Things you should quit this year (Sugar is not one of them!)
The top 5 things you should quit to improve your wellness
New Year brings a renewed focus on health goals, and unfortunately so many people feel like theneed to quit foods to achieve improved wellness. Over the past few days I’ve heard people saying they’ll quit alcohol, sugar, bread, dairy, gluten… You don’t need to quit these things to be healthy.
A great majority of wellness messages in the media focus on what we need to cut out in order to be healthy. More and more foods are being heralded as the most important thing to quit if you’re going to achieve longevity, happiness, success and the validation of everyone around you.
You don’t need to quit the food you love in order to be happy and healthy. And how you eat does not determine your worth as a person.
Here’s my top 5 things you should think about quitting instead:
Try to let go of feeling bad about food, exercise and your body. Food is morally neutral and neither ‘good’ nor ‘bad’. You can enjoy all foods and still be healthy. Learn instead about mindful or intuitive eating and a non-diet approach to eating. Similarly let go of feeling bad about inactivity. Try to move most days doing activities you enjoy, but if you have a few inactive days in a row don’t feel bad, just get moving again doing something you love.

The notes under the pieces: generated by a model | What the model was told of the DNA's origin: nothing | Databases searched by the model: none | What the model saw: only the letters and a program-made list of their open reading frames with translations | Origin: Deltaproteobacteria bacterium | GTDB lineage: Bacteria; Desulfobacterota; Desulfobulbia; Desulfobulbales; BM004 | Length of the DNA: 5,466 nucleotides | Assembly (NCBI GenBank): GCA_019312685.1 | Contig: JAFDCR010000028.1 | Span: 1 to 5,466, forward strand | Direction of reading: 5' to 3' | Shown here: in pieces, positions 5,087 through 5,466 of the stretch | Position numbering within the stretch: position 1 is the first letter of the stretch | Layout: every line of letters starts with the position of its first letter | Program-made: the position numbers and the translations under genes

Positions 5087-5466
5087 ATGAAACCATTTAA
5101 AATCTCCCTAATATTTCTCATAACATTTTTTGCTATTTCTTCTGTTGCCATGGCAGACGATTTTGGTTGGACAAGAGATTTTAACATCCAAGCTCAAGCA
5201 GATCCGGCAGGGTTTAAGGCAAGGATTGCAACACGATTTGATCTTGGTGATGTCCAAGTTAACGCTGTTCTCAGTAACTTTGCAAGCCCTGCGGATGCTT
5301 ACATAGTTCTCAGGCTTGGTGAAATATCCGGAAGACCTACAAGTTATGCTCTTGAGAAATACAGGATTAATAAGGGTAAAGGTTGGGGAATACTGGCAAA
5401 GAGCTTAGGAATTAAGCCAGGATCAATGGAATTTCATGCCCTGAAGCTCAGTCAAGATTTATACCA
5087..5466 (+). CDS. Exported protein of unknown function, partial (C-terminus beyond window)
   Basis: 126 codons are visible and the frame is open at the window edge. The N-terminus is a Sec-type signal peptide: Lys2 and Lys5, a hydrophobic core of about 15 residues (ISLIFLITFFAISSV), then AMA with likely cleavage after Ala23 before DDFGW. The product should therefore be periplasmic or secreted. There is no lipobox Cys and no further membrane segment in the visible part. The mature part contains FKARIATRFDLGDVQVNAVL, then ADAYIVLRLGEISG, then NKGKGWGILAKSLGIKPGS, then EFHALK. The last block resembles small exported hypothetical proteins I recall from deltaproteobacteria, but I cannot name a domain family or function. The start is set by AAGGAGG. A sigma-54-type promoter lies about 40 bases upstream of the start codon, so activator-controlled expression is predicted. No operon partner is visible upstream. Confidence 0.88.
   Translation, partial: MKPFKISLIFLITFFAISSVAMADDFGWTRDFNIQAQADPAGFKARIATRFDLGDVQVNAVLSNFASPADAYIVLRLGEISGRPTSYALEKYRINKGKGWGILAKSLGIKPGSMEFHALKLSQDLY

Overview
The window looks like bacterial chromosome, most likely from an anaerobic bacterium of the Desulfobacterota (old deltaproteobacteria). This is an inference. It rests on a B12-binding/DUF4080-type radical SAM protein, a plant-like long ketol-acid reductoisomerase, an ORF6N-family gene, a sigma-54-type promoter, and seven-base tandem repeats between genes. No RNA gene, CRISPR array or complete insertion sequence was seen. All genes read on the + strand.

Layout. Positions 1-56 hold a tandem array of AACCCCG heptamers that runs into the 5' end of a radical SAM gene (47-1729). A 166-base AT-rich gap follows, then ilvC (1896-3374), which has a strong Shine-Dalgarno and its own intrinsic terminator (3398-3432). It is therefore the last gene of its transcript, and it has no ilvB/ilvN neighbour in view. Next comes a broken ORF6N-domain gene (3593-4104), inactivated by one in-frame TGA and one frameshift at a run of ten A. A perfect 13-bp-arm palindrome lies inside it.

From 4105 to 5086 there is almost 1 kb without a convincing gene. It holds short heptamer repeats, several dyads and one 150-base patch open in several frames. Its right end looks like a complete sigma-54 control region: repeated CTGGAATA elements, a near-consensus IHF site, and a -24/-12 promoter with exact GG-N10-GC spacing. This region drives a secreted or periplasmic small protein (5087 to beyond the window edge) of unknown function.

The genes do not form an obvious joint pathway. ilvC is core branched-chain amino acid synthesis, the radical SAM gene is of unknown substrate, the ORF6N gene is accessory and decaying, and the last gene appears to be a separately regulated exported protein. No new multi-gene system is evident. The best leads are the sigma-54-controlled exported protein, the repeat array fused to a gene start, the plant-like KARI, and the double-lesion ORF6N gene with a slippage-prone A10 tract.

Stop comparing yourself to strangers on the internet. What most people publish online is their most shiny, happy, glamorous moments. Comparing your life to someone else’s highlight reel is a recipe for unhappiness. Also stop comparing your body to others. We’re not all supposed to look the same.
#4: Seeking quick fixes and miracle solutions
Every time I blink there seems to be another ‘miracle’ diet, exercise plan, or supplement that will apparently be the end to all your insecurities and help you find the pot of gold at the end of the rainbow. If we all stopped giving our dollars to the celebrities and online salespeople pushing such fads, we’d see a lot less of them! Unfollow the fads, find your own moderation.
#5: Believing you can see wellness
Health and fitness comes in all shapes and sizes. Truly. You cannot tell by looking at someone how fit or well they are. You don’t know if they have strong mental health, absence of illness, physical strength, and stamina or if they have a disordered approach to food, suffer from mental health issues or struggle with fatigue. A person’s size cannot tell you these things. Set yourself wellness goals that are not related to appearance and let go of thinking you can see who is fit by their body size.